June 26, 2011
June 26, 2011
June 29, 2011
22.783.1 - 22.783.8
DOES THE TRANSFER OF CONSTRUCTION ENGINEERING KNOWLEDGE IMPACT THE WORK PRACTICE OF THE ENGINEERS IN THE CONSTRUCTION WORK FORCE?Since the discipline of construction engineering was only regulated as a formal discipline ofprofessional practice (by NCEES) in 2008, current engineers in the workforce have, for the mostpart, no formal education in the construction discipline. This study represents a primary step toinvestigate the answer to fundamental questions about the need to transfer constructionengineering knowledge to practicing engineers in the construction workforce. For instance,would such transfer of knowledge have a positive impact on the practicing engineers? If so,would the transfer of construction engineering knowledge increase the ability of the engineers tounderstand the construction processes that they lead? Would such knowledge affect their workpractice? In order to answer these and other fundamental questions, this study has investigatedthe impact of a continuous training program in the discipline of construction engineering on thelearning and work behavior of Supervising Discipline Engineers (SDE) affiliated with a largeU.S. design and construction organization.The continuous training effort consisted in three intensive face-to-face sessions, each of whichcovered one of the following topics: front end planning, project execution methods, and projectteam dynamics. We separately instructed the three sessions in a two months period over three,five, and two day durations, respectively. Once the training had been completed, a self-assessment questionnaire was designed to inquire the SDE engineers about their changes inlearning and work behavior before and after engaging in the construction engineering program.In order to capture the long term and sustained impact of the program, the engineers were invitedto fill the pre- and post-assessments several months after the completion of the program. Thislate after-the-fact self-assessment allowed the participants to respond with a coherent and solidbasis of judgment. Class material (assignments, exams, participation) and anecdotal evidence(emails, notes) were used to validate the answers of the respondents. Finally, phone interviewscomplemented the data collection process.The results of the pilot study indicate that there is a significant opportunity to transferconstruction engineering knowledge to the engineers in the U.S. construction workforce. EachSDE engineer evaluated his/her prior and after-the-fact knowledge in each of the three impartedtopics. Indeed, the education program resulted in a significant and consistent increment inconstruction engineering knowledge among the participants. The differences between the pre-and post-training means in the knowledge of the three instructed topics are actually statisticallysignificant. Also, this study found that the training program had a positive effect on the workbehavior of the SDE engineers. Specifically, it was found that the training program increasedboth the understanding and communication of the SDE engineers with experts in otherdisciplines, and the utilization of construction engineering principles to deliver a capital facilityproject.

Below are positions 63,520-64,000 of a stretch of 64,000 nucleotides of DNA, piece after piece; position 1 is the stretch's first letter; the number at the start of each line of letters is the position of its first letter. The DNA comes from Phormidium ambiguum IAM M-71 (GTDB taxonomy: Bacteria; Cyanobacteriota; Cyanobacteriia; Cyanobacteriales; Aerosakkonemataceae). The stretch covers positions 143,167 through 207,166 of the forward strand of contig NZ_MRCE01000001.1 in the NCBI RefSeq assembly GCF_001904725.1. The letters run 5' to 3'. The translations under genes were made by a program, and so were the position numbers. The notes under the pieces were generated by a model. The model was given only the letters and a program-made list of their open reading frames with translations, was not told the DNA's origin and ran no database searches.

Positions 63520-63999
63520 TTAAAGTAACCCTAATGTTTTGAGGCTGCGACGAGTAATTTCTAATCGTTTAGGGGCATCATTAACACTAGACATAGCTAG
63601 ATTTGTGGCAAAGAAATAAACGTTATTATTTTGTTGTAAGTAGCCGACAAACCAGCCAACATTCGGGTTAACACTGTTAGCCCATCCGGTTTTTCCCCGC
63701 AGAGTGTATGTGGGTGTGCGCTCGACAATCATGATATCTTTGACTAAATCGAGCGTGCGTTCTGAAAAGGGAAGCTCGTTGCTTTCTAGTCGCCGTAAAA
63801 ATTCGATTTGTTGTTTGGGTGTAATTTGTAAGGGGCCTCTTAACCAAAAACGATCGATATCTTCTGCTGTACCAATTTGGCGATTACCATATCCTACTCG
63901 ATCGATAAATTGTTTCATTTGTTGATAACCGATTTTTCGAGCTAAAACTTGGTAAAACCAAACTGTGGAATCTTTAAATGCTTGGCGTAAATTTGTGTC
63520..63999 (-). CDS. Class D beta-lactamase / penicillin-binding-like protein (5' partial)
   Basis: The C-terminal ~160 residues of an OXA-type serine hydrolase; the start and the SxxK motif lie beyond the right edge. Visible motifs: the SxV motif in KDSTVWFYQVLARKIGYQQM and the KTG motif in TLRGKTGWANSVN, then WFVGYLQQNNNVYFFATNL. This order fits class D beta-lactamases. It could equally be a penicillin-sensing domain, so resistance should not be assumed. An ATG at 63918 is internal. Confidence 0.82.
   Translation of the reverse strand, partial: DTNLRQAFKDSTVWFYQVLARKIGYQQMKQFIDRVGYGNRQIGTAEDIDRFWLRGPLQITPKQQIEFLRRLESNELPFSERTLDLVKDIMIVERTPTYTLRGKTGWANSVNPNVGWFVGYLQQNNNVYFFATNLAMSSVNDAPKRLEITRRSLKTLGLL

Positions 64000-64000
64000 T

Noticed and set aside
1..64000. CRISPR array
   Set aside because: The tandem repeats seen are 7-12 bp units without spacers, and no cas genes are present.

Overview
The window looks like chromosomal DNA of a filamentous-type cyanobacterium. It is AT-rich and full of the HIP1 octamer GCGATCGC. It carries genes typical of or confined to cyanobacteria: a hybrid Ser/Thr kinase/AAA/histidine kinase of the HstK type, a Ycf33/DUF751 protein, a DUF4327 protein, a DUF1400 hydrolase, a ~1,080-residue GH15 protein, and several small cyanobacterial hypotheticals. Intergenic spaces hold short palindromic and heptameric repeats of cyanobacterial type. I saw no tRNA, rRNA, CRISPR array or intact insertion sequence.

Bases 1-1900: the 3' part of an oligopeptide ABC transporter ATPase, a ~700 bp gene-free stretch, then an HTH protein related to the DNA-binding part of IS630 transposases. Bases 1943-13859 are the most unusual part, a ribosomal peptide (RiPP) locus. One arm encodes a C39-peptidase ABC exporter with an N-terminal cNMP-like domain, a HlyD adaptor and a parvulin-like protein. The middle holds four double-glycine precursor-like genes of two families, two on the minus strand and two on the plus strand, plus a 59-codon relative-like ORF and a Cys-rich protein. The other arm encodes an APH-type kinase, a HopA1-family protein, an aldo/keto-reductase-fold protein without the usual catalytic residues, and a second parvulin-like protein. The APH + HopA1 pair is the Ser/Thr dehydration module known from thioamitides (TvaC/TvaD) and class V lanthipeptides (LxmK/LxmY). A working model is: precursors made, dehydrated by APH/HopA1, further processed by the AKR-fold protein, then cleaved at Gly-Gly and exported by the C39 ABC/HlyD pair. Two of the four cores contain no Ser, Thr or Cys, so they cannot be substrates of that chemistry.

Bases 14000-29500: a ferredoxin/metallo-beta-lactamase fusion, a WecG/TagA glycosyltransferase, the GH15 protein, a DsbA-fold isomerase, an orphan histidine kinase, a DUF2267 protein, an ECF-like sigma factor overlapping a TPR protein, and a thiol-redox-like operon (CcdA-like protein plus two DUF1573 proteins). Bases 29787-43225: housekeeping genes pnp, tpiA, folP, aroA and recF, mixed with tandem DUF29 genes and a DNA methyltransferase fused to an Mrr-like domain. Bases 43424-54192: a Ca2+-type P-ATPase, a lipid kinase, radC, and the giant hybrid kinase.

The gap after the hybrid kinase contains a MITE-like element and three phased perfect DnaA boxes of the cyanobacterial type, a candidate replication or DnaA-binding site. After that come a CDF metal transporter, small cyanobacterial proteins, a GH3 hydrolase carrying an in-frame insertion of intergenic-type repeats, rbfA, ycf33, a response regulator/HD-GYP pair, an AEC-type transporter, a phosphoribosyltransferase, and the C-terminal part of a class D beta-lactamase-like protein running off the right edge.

Grau, D., & Back, E., & Mejia, G. (2011, June), How does the Transfer of Construction Engineering Expertise Impact the Cognition and Work Practice of the Engineers in the Construction Work Force? Paper presented at 2011 ASEE Annual Conference & Exposition, Vancouver, BC. 10.18260/1-2--18064
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